Women Voters Buoy Obama’s 2012 Hopes

With persistent economic woes gripping much of the electorate, President Obama today pivots his re-election pitch towards women voters, who backed his candidacy enthusiastically in 2008 and may prove more influential in 2012.

In an address before the National Women’s Law Center, Obama will celebrate the role of women in the civil rights movement and the steps he’s taken to keep their spirit alive, organizers say.

But despite advancements in gender equality under Obama — including the appointment of two women to the Supreme Court and enactment of a health care overhaul that provides insurance parity and free preventive care services for women — polls show he and Democrats face a difficult path towards rekindling active political support in the months ahead.

“I think there will be currency for Obama when women learn about what he’s achieved, but I do believe that many women have no idea about the concrete accomplishments that have been secured over the last few years,” said National Women’s Law Center co-president Marcia Greeberger.

“It’s very understandable that there isn’t a lot of understanding about these details and knowledge about these details, especially on the part of women,” she added, “when they’re having to struggle with jobs and family responsibilities, sometimes multiple jobs. There are just so many hours in the day.”

In 2008, Obama won 56 percent of the women vote, 13 points more than won by Republican Sen. John McCain, according to the national exit poll. Four years later, support for Obama and Democrats among women has dropped off sharply.

During the 2010 midterm elections, for example, women divided evenly for Democratic and Republican House candidates — 49 percent to 49 percent — the best showing for Republicans among women in a national U.S. House vote since 1982.

“Women are very concerned about the health care bill that was passed a year ago, concerned about the federal government taking decision making from them as the head of the household as it comes to making decisions about health care,” said Rep. Cathy McMorris Rodgers, the highest ranking Republican woman in Congress.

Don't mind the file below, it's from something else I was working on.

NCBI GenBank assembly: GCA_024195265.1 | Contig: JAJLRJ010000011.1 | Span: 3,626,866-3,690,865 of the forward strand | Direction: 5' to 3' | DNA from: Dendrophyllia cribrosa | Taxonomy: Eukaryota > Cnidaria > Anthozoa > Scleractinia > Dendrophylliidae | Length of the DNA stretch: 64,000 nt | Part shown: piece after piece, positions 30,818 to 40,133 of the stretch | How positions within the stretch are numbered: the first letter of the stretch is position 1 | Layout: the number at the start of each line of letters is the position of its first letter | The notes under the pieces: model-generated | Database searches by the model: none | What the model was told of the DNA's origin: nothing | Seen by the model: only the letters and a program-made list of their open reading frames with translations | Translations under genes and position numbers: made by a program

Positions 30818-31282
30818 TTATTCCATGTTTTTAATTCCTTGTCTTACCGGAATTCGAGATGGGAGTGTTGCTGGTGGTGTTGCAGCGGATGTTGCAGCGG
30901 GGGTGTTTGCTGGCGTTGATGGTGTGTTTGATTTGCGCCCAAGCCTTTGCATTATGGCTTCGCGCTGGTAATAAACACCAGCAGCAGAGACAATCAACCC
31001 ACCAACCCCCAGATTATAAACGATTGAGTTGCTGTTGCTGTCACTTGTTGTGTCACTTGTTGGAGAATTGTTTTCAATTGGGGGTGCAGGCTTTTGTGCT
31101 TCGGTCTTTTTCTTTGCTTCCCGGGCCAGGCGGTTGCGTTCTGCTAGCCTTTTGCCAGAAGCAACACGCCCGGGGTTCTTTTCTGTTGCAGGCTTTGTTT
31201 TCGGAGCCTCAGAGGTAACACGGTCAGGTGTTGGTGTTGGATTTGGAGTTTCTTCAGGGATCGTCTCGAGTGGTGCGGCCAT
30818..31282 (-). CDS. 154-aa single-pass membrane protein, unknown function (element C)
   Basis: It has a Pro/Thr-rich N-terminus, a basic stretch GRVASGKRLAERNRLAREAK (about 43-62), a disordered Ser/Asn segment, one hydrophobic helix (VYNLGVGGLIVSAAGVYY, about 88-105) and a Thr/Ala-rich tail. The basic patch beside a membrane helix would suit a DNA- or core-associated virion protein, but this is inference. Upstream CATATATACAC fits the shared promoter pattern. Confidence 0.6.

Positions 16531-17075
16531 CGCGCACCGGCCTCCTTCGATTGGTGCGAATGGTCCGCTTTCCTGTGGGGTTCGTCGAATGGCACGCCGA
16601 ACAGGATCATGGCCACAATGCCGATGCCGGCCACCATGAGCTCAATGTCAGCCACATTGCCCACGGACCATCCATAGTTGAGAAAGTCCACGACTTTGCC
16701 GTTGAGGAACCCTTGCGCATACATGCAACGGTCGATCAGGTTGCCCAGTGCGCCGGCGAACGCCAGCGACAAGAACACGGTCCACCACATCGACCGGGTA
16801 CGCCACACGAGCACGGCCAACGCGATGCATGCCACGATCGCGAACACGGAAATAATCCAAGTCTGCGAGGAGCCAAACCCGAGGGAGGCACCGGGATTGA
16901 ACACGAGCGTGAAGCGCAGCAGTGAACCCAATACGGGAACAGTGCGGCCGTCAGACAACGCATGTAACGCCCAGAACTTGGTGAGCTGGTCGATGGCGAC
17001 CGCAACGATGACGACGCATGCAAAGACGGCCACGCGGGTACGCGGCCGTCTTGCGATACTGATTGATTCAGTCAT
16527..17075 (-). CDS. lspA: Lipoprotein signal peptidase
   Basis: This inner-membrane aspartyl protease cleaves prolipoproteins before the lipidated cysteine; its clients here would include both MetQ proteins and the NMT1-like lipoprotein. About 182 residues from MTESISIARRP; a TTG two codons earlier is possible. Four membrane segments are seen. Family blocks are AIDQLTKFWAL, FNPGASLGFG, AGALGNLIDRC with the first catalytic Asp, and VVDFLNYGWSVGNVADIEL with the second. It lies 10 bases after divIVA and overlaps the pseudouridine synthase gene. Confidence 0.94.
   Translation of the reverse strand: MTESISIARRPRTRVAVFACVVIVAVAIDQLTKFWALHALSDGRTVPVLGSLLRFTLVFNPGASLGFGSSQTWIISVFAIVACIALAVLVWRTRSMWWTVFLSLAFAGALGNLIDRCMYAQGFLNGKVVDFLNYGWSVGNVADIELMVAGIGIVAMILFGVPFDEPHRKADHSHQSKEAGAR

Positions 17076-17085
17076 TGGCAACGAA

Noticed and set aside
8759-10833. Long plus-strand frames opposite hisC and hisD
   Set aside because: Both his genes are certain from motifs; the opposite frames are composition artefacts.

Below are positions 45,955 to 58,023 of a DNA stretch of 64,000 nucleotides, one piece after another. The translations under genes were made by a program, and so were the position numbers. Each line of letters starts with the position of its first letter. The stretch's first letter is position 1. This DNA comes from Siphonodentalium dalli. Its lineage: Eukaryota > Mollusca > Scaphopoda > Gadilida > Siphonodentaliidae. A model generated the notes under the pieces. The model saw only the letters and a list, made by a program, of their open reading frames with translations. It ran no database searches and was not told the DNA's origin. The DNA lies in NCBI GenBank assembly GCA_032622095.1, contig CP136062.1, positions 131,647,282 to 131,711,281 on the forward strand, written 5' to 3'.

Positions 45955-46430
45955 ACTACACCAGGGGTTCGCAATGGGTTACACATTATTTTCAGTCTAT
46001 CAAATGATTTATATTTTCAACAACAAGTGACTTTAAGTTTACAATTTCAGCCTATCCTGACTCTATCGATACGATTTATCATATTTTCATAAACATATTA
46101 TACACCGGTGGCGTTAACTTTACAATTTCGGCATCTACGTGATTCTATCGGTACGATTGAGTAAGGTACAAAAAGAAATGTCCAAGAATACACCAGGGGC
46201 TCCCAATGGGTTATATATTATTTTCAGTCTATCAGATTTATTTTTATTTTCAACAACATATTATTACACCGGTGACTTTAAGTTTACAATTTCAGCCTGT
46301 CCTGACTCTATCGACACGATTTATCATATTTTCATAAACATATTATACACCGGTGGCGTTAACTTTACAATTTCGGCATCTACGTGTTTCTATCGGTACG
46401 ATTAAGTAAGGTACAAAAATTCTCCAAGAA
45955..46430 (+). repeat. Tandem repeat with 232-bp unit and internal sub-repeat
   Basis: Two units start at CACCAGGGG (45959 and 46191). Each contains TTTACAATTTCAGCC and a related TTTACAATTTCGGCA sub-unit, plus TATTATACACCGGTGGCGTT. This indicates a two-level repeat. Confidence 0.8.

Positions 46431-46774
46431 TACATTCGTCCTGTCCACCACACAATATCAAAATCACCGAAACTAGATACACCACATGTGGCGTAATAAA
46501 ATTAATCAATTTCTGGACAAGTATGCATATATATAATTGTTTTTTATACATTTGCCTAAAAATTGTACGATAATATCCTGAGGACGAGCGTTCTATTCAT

Women small business owners, she added, “see firsthand how the federal government is making it more difficult on them to start businesses. So there’s going to be a real battle for the women’s vote in 2012.”

The most recent ABC News/Washington Post poll found that just 48 percent of women said they approve of how Obama has handled his job, while 50 percent said they outright disapprove.

But there are signs women could actually be helping to keep Obama’s approval — and his chances for a second term — afloat.

Women have a more favorable view of Obama’s job handling than men by eight points, according to the latest ABC poll.

Moreover, when asked who they trust more to do a better job creating jobs, women choose Obama over congressional Republicans by a 45 to 37 margin. The numbers are even higher among younger and minority women. Men trust the GOP more, by a 43 to 35 gap.

“I would give him a B,” said third-year University of Pennsylvania medical student Caroline Nelson, 27, who voted for Obama in 2008 but said she’s become frustrated and disinterested with him since.

“I think that he compromised a couple of the issues I thought he was really going to push for, especially the environment which is an important one to me,” Nelson said. “And I also think that the way he handled the debt crisis, he gave in a little more quickly than I would have liked to see. I know he’s working with really tough opposition, but I think that our credit rating and stuff like that he’s partly responsible.”

Still, Nelson said she’s likely to vote for Obama again, and maybe even donate a small amount to his campaign, two signs  that despite any disillusionment among Obama’s ’08 supporters, many may just need extra encouragement to turn out again.

“Women are very important to this campaign. That’s why they are one of the core constituencies we’re focusing on in our outreach,” said an Obama campaign official of the dynamic.

Obama volunteers have been conducting women-to-women phone banks in targeted markets to talk about legislation or accomplishments that have a specific benefit for women, the official said.

The campaign is also compiling a list of surrogates, led by First Lady Michelle Obama and Democratic National Committee chairwoman Debbie Wasserman Schultz, to drum up support for Obama among women voters on the campaign trail.

“How about the very first bill my husband signed into law – it was the Lilly Ledbetter Fair Pay Act to help women get equal pay for equal work,” Mrs. Obama told a crowd of mostly women supporters at a Jacksonville, Fla., fundraiser last month.

“Why did he do this? Because, as he put it, we believe that here in America, there are no second-class citizens in our workplace,” she said. The law allows women to sue their employers for alleged pay discrimination even years after the fact.

Lilly Ledbetter, 73, whose pay discrimination case inspired the law, is also likely to be at least an unofficial surrogate for Obama on the trail. ”I’ve never been so proud of anything,” she said, telling of her travels to college campuses nationwide to talk it up.

“It sent a strong message to the women, minorities and working families across this nation,” she said. “I am just working as hard as I can to hope to try to keep Obama in office another term so he can keep what he started, because in my opinion it really takes two terms for a president to succeed in all their goals.”